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Whether you are looking to donate gently used items or you want to stock up on sale items at a pet store, there are many ways you can give to a local shelter. In doing so, you will not only be contributing to the health and rehabilitation of a needy animal, but you will be supporting a worthy organization.
Here are the top items that most animal shelters need*:
These shirts apply gentle, constant pressure to calm anxiety, fear and over-excitement. As you can imagine, this a huge must in a shelter environment. Maybe you bought a few for your pups that they didn’t end up liking, or that you never use. If so, why not donate to a local shelter that could put them to use?
2. Feliway Spray
Along that same vein, Feliway spray mimics cat pheromones and helps ease cats’ anxiety. As a result, it can reduce urine-marking and scratching. This not only leaves shelter cats happier and calmer, but when potential adopters come by to visit, the cats are friendlier and more relaxed… plus the place doesn’t reek of kitty urine!
3. Laundry Detergent
Not many people realize that animal shelters go through a heck of a lot of laundry. Pet blankets get dirty fast, especially when animals are sitting on them in their cage all day. It’s also a hygiene issue, as germs can spread quickly and lead to “shelter flu” if blankets aren’t cleaned properly. So the next time you have a coupon for laundry detergent or you see a good deal at Costco, stock up and donate to the local shelter.
4. Pet Food
Well, this one is kind of a gimme! Of course shelters need food. But, remember: Some foods will be preferred over others. For example, canned cat food might be preferred over dry cat food, or there may be a specific need for a sensitive formula dog food. You might want to call your local shelter before making any purchases but, generally speaking, any food will be welcome! (However, homemade food and treats tend to be a no-no.)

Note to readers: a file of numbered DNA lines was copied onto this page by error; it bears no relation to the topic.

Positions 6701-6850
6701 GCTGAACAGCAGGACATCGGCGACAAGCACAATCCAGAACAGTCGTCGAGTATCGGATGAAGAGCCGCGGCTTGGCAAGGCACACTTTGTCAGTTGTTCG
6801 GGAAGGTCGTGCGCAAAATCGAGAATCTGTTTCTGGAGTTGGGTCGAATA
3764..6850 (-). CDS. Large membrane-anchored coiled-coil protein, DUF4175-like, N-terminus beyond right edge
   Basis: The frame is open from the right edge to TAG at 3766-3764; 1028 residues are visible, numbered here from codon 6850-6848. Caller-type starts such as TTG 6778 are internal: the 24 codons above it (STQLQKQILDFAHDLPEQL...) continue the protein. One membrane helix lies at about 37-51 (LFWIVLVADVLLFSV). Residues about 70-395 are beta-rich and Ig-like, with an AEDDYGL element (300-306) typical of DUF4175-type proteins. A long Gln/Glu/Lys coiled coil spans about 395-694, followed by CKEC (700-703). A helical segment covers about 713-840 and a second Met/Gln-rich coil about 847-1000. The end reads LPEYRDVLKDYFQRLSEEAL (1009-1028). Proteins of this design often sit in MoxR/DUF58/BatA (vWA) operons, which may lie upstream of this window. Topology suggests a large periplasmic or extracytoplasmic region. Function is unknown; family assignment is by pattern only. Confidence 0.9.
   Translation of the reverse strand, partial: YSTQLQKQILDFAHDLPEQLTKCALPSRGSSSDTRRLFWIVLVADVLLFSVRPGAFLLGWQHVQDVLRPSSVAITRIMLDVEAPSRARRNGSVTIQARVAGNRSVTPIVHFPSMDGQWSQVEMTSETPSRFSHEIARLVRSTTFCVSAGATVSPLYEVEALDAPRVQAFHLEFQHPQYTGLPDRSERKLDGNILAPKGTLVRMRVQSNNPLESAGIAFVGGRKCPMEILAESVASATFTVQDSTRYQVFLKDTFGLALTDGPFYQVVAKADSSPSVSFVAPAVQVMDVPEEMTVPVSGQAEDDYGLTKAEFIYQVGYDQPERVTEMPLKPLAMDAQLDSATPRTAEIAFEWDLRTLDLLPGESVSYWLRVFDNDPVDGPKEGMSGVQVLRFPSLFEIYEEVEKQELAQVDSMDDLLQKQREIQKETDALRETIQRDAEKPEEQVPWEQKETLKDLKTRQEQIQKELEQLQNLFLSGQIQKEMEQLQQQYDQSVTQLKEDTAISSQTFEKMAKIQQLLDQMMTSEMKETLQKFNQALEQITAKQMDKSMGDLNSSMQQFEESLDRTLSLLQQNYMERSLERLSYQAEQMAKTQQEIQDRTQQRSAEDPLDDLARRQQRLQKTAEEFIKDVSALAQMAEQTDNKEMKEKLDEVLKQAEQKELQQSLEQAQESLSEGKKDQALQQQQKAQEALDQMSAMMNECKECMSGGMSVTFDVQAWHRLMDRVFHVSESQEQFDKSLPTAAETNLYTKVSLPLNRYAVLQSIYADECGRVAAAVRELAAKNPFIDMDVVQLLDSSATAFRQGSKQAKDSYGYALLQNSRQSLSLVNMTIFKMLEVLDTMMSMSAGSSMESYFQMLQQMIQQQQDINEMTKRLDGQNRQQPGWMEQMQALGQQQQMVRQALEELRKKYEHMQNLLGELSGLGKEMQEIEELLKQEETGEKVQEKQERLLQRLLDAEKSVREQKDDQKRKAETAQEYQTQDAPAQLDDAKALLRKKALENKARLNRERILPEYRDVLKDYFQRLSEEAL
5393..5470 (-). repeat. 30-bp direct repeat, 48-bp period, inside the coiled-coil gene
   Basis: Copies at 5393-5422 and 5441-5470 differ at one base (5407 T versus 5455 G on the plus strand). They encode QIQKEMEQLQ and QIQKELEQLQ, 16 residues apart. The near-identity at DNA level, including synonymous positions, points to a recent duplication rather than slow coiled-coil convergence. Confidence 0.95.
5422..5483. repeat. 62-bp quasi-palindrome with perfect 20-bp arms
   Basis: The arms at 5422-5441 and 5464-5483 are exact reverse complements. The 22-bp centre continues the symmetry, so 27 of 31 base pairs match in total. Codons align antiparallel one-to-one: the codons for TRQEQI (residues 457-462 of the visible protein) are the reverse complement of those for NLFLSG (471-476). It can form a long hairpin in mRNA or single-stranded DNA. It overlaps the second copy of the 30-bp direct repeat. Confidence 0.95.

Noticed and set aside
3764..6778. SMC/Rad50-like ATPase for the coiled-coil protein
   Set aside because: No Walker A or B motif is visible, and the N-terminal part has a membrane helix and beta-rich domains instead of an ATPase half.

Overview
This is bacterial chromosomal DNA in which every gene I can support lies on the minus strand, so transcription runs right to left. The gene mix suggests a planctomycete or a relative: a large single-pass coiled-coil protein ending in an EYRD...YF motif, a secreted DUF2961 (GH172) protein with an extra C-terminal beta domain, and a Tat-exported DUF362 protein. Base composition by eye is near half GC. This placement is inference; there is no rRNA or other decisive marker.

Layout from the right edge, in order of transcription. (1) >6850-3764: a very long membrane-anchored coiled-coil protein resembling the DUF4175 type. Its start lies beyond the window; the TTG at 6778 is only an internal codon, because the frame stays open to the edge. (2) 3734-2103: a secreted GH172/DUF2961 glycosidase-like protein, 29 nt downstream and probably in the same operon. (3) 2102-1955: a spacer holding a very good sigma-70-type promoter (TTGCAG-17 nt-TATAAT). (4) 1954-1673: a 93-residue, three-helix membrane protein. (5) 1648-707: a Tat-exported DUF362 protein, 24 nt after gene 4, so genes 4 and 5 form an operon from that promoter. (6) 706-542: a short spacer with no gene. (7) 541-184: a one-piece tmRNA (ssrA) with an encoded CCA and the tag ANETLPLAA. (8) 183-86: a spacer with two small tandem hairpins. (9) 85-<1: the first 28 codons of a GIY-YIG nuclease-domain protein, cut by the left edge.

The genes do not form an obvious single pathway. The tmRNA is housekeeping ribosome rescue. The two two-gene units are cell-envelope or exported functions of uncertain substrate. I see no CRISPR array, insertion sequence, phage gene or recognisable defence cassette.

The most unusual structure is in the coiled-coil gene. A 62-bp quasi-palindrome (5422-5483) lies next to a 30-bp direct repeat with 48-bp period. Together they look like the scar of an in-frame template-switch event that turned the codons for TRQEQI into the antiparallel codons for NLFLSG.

5. Human Food
Human food, you say? Yep. While some human food items, such as creamy peanut butter and squeeze cheese, are actually for the animals, many shelters also happily accept food donations for volunteers and for pet adoption events. If you love to bake or if you scored a bunch of pretzel rods or sparkling water on sale, you might consider donating them to the animal shelter. It will be a “thank you” to those humans who so kindly and selflessly serve the animals all day long.
6. Trash Bags
Animals can be messy. Running an office can be messy. Combine these two and you have got a ton of trash on your hands! Trash bags are a wonderful donation for animal shelters.
7. Cleaning Items
From bleach to cleaning spray to brooms to dustpans to mops to sponges, animal shelters need it all.
8. Hand Soap/Hand Sanitizer
This is not only for the volunteers, but also for the potential adopters who come by and pet the animals. It cuts back on the spread of germs, which is benefical to both pets and humans.
Toys are a good thing to donate, but not every shelter will desire the same types of toys. Some prefer no homemade toys or no toys with catnip, as it gets the kitties too wound up. Others prefer no “sparkly” toys, as it can be a hazard if the cat ingests some of the tinsel. Check before dropping off your donation.
10. Office Supplies
From pens to paper to tape to batteries to stamps, an animal shelter is an office just like any other, and they need supplies to keep things running smoothly.
11. Gift Cards
Gift cards to places like Amazon, Office Depot, Target, PetCo and similar stores will bring grateful smiles to everyone at the animal shelter. (Plus, they are easy to drop in the mail, rather than lugging a giant container of litter to the front door of the shelter.)
12. Heating Pads
Many animal shelters use heating pads to keep litters of young ones warm. If mama isn’t around, these babies have no way to modulate their own body temperature, and they need heating pads to thrive. Most places prefer the kind of heating pads that do NOT have an automatic shut-off feature.
13. Towels, Blankets, Pillowcases, Etc.
Most of us have ratty, old towels we’re too embarrassed to trot out when company is around. Or perhaps you have a pile of old sheets that are sitting unused in your wardrobe. Whether it’s a blanket, a pillowcase or a beach towel, most linens are happily accepted by animal shelters. Do them a favor and give them a good washing beforehand, preferably with an unscented and gentle laundry detergent.
And remember, even the smallest donation can make a HUGE impact for a small creature in need.
*I advise you to call your local shelter to ask for a “Wish List,” or check out their website, before making any big purchases. Every shelter will vary based upon their needs and donation guidelines. If you want to use your donation as a tax credit, make sure you save your receipts.
[h/t: Little Things]